Afrikaners: Remember the story of your tribe
October 30, 2009
Recently a group of black theological students of the URCSA studying at UP visited the Hector Peterson memorial in Soweto together with some fellow theological students from the DRC and some visiting students from the USA. Some time after the visit, the students said (in a discussion) that the Hector Peterson memorial “is not a place to visit with white people” since “it only makes you angry”. What had made them angry was that the white students said at the memorial: “We were not even born when this happened”, without any acknowledgement of their connectedness with their parents and grandparents who had been born at the time and without owning up to the fact that they had benefited from their “whiteness”, even though they were never in the position to support or perpetrate apartheid. The unwillingness or inability to acknowledge white privilege flowing from the apartheid system is a serious obstacle to reconciliation in South Africa, and it will have to be addressed in a reconciling mission praxis.
From a paper entitled “RECONCILING ENCOUNTERS IN LUKE-ACTS” delivered by Prof Klippies Kritzenger at a conference in Stellenbosch, May 2009.
More than once I talked about the Afrikaner tribe in a series of posts on Afrikaner identity written after Amahoro 2009. I’ve been thinking about a number of Afrikaans songs for years now, and the song which probably best formulate the thoughts of many young white South Africans is that of “Nie langer” (“not any more”) by Klopjag, that shouts out that we won’t be saying sorry any more. It’s been bothering me ever since I first heard it.
The reason can partly be found in the paragraph above: it’s not acknowledging the fact that we benefited from being white, since we are connected to our parents and grandparents. But my discomfort has been growing ever deeper, and it’s more than simply the fact that we benefited from the past. What bothers me is the fact that we actually disconnect ourselves from our own history with this song, with these words. The URCSA students maybe have a much more natural understanding of belonging to a group, to a culture, to a tribe.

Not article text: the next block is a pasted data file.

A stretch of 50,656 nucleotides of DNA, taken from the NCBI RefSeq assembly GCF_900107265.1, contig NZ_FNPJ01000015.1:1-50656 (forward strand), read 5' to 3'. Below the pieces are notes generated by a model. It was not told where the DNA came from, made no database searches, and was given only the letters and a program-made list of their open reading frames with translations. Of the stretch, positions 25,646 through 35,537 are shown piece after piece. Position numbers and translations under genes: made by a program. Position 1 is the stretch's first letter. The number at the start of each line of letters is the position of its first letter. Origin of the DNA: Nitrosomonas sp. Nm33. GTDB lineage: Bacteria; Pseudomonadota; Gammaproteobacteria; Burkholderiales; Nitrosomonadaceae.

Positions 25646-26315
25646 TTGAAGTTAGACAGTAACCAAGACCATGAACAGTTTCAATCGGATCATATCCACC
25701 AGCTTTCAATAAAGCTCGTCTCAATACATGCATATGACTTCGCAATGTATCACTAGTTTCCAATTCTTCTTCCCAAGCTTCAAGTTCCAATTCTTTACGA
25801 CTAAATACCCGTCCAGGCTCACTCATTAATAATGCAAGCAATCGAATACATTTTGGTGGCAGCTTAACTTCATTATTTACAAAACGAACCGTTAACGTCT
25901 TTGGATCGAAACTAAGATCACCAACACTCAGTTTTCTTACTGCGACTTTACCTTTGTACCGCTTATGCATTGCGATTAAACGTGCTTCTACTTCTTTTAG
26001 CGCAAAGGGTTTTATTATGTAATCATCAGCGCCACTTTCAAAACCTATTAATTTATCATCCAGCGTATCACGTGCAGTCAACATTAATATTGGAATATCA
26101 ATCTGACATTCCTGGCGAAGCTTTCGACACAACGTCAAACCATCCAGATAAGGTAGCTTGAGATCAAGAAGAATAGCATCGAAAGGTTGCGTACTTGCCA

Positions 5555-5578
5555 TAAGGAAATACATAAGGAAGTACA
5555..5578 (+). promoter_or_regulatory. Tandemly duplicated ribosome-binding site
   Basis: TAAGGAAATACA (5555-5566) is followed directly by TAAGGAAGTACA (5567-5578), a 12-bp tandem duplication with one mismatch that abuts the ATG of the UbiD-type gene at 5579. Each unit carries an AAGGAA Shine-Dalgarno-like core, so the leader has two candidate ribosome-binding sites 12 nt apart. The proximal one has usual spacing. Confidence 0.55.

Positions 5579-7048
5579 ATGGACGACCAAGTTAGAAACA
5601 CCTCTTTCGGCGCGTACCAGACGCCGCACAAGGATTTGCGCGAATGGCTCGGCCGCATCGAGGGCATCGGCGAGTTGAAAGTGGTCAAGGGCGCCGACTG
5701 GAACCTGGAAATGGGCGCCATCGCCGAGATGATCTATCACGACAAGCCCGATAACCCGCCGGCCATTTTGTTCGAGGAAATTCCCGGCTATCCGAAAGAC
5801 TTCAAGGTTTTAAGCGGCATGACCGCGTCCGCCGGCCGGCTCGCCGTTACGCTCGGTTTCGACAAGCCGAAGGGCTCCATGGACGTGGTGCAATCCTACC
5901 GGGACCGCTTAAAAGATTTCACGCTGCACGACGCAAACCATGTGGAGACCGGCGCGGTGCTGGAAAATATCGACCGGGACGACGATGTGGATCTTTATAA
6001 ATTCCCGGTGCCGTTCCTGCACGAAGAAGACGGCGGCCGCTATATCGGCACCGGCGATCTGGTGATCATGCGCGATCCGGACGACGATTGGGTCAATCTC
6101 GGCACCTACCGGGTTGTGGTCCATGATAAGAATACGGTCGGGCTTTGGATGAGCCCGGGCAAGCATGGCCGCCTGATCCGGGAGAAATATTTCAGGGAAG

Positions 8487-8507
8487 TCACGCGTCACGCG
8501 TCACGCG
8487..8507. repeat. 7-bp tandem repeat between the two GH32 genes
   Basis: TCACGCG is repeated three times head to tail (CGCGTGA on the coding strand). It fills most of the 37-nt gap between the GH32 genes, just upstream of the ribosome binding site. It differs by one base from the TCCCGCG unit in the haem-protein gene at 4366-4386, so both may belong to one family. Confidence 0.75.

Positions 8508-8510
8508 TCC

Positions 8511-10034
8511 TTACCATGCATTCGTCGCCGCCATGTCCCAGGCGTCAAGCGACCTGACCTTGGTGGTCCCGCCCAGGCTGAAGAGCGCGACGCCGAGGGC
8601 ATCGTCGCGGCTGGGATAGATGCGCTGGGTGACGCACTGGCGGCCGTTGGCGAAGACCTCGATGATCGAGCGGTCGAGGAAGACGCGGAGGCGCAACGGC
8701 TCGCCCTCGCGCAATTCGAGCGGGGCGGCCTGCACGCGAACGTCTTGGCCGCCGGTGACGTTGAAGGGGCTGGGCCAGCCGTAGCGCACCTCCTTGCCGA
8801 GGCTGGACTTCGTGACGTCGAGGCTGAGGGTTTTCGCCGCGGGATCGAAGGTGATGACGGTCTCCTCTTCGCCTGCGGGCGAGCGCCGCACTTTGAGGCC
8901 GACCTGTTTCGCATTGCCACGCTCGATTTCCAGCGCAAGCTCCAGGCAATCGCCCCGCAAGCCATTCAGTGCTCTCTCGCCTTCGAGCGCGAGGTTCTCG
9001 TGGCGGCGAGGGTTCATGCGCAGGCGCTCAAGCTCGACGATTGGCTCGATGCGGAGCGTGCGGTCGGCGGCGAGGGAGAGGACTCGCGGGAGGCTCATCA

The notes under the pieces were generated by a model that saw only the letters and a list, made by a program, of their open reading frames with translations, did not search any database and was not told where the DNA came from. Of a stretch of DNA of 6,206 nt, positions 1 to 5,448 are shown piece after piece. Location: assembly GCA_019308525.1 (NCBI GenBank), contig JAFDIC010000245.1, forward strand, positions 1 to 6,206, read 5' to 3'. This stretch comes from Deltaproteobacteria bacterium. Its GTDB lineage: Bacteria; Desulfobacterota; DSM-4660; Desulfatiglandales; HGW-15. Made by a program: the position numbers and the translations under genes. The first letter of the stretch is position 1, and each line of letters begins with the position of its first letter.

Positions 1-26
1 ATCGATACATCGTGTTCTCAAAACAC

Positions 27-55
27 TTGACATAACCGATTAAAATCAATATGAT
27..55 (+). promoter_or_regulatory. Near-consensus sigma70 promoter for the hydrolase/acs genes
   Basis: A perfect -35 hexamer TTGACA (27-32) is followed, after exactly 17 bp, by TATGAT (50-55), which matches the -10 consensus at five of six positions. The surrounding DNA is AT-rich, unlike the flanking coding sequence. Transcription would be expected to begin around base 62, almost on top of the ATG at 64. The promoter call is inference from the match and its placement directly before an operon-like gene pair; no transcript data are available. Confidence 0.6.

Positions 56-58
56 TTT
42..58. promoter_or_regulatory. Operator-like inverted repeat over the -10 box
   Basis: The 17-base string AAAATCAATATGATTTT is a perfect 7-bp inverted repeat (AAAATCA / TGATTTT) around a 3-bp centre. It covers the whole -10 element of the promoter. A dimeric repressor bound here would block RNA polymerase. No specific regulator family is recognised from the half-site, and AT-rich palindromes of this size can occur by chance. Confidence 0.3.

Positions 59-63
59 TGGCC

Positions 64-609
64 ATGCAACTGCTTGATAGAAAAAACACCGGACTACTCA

My thoughts on this found special meaning in an experience at Amahoro, really a conversion experience, where my Afrikaner identity suddenly found meaning for Africa, where I believe I became an African theologian in my own eyes. Not by forgetting the past. Not by disconnecting from it in the way that the story above tells. But exactly by connecting, by remembering, by saying sorry (not out of emotions of guilt, because I honestly can’t say I experience these emotions, but in a process of reconciliation), by admitting that my tribe was wrong.
My call to Christian Afrikaners is to join your tribe. Not in opposition to the South Africa of which you are part. Not on Loftus at a Curry Cup final. But by embracing your connectedness to the past. By visiting the Hector Peterson memorial and not distancing yourself from what it says, but by connecting, working through the pain and the hurt (and my non-Afrikaner and non-white readers must hear this, embracing the connectness is a really hurtful process!), so that we can find the reconciliation on the other side. Also, to find, as a white man, liberation within Africa:
After telling our story, the story of our people, proud at times, standing guilty at times, one of my new Kenyan friends said these words: “You need to come to Kenya and come tell your story! Our people need to hear that someone can admit that they were wrong.” Those must have been some of the most liberating words I’ve ever heard!
Quoted from How one Afrikaner became an African theologian
(and on a side-note, I was part of the group that visited the Hector Peterson museum from the story above)